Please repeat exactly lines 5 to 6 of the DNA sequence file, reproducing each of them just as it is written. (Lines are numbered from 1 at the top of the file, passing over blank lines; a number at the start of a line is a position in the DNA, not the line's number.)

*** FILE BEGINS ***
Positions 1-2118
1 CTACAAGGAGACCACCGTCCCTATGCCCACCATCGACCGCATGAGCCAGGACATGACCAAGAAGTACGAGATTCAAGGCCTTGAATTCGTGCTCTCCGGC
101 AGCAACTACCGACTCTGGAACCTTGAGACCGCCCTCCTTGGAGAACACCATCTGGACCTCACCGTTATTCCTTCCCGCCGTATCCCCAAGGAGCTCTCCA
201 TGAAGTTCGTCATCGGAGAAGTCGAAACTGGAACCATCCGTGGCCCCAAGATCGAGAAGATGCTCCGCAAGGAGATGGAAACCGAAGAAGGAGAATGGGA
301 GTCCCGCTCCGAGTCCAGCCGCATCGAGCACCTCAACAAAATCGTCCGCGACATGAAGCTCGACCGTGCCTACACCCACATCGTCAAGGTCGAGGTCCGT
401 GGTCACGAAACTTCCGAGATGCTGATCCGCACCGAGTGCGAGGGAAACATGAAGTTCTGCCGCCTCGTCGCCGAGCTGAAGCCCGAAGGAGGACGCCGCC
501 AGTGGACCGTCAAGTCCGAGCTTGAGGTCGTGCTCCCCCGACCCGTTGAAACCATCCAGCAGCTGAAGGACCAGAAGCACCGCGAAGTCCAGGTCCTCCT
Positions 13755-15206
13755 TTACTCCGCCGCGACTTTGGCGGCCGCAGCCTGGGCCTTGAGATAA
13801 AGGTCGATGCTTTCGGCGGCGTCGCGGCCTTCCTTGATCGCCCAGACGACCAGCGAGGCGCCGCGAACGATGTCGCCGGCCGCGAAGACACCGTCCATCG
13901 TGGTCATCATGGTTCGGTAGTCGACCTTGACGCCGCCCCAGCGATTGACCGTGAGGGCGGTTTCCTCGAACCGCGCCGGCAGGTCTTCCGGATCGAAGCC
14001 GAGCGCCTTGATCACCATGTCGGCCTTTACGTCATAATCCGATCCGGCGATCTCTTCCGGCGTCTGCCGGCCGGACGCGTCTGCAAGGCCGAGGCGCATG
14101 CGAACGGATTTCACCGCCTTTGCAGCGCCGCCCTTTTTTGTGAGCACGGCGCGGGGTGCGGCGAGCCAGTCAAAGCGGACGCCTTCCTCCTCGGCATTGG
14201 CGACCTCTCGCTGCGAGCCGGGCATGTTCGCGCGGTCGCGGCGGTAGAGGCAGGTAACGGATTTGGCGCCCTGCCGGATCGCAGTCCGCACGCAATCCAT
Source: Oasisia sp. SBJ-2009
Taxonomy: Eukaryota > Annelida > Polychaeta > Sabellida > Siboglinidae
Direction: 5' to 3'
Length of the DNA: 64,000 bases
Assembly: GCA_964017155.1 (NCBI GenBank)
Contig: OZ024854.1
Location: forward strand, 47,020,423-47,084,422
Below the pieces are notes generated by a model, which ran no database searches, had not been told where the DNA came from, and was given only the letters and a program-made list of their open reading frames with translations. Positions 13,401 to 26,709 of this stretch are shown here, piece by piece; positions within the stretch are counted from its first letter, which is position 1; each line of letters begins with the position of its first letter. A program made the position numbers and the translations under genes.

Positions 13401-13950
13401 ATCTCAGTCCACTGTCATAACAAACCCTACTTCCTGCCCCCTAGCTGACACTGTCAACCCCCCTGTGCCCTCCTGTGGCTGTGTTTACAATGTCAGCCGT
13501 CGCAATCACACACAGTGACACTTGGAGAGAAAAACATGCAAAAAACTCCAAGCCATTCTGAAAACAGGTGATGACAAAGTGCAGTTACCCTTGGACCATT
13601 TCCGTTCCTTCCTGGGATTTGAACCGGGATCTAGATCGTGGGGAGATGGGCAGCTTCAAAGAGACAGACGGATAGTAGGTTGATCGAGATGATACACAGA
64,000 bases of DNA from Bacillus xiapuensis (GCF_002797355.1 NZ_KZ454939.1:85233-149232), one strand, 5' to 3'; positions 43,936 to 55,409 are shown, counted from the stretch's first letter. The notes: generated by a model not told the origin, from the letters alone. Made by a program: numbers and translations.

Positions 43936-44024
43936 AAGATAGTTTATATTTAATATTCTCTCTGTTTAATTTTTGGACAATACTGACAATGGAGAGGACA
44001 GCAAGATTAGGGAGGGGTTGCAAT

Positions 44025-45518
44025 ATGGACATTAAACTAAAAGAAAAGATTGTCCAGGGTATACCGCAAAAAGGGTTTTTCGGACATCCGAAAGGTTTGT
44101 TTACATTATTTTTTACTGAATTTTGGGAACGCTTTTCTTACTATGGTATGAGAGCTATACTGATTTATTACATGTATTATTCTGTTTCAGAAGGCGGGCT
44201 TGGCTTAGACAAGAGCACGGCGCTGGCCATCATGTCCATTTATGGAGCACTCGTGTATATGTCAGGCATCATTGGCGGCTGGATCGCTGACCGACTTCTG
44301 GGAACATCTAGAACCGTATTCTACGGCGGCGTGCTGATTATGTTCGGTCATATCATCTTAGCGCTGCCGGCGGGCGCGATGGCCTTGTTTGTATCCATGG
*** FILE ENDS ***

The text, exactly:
301 GTCCCGCTCCGAGTCCAGCCGCATCGAGCACCTCAACAAAATCGTCCGCGACATGAAGCTCGACCGTGCCTACACCCACATCGTCAAGGTCGAGGTCCGT
401 GGTCACGAAACTTCCGAGATGCTGATCCGCACCGAGTGCGAGGGAAACATGAAGTTCTGCCGCCTCGTCGCCGAGCTGAAGCCCGAAGGAGGACGCCGCC